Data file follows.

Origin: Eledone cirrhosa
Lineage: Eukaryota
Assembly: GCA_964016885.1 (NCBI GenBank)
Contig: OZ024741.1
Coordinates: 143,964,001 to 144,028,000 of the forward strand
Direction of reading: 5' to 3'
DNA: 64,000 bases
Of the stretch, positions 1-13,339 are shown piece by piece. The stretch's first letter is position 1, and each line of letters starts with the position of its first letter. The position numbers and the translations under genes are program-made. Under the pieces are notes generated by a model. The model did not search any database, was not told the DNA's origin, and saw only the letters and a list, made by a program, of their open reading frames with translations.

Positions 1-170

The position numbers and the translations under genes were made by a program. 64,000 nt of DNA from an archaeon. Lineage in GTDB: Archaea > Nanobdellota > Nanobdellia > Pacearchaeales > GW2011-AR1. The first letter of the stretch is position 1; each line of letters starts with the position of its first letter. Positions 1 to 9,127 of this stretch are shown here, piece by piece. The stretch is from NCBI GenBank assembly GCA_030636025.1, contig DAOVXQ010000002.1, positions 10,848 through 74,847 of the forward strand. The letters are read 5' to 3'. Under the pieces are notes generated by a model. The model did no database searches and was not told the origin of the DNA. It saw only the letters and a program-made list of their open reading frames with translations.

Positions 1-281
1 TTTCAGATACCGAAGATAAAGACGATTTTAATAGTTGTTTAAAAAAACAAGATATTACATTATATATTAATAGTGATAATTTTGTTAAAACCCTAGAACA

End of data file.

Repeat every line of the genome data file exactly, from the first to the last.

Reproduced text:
Origin: Eledone cirrhosa
Lineage: Eukaryota
Assembly: GCA_964016885.1 (NCBI GenBank)
Contig: OZ024741.1
Coordinates: 143,964,001 to 144,028,000 of the forward strand
Direction of reading: 5' to 3'
DNA: 64,000 bases
Of the stretch, positions 1-13,339 are shown piece by piece. The stretch's first letter is position 1, and each line of letters starts with the position of its first letter. The position numbers and the translations under genes are program-made. Under the pieces are notes generated by a model. The model did not search any database, was not told the DNA's origin, and saw only the letters and a list, made by a program, of their open reading frames with translations.

Positions 1-170

The position numbers and the translations under genes were made by a program. 64,000 nt of DNA from an archaeon. Lineage in GTDB: Archaea > Nanobdellota > Nanobdellia > Pacearchaeales > GW2011-AR1. The first letter of the stretch is position 1; each line of letters starts with the position of its first letter. Positions 1 to 9,127 of this stretch are shown here, piece by piece. The stretch is from NCBI GenBank assembly GCA_030636025.1, contig DAOVXQ010000002.1, positions 10,848 through 74,847 of the forward strand. The letters are read 5' to 3'. Under the pieces are notes generated by a model. The model did no database searches and was not told the origin of the DNA. It saw only the letters and a program-made list of their open reading frames with translations.

Positions 1-281
1 TTTCAGATACCGAAGATAAAGACGATTTTAATAGTTGTTTAAAAAAACAAGATATTACATTATATATTAATAGTGATAATTTTGTTAAAACCCTAGAACA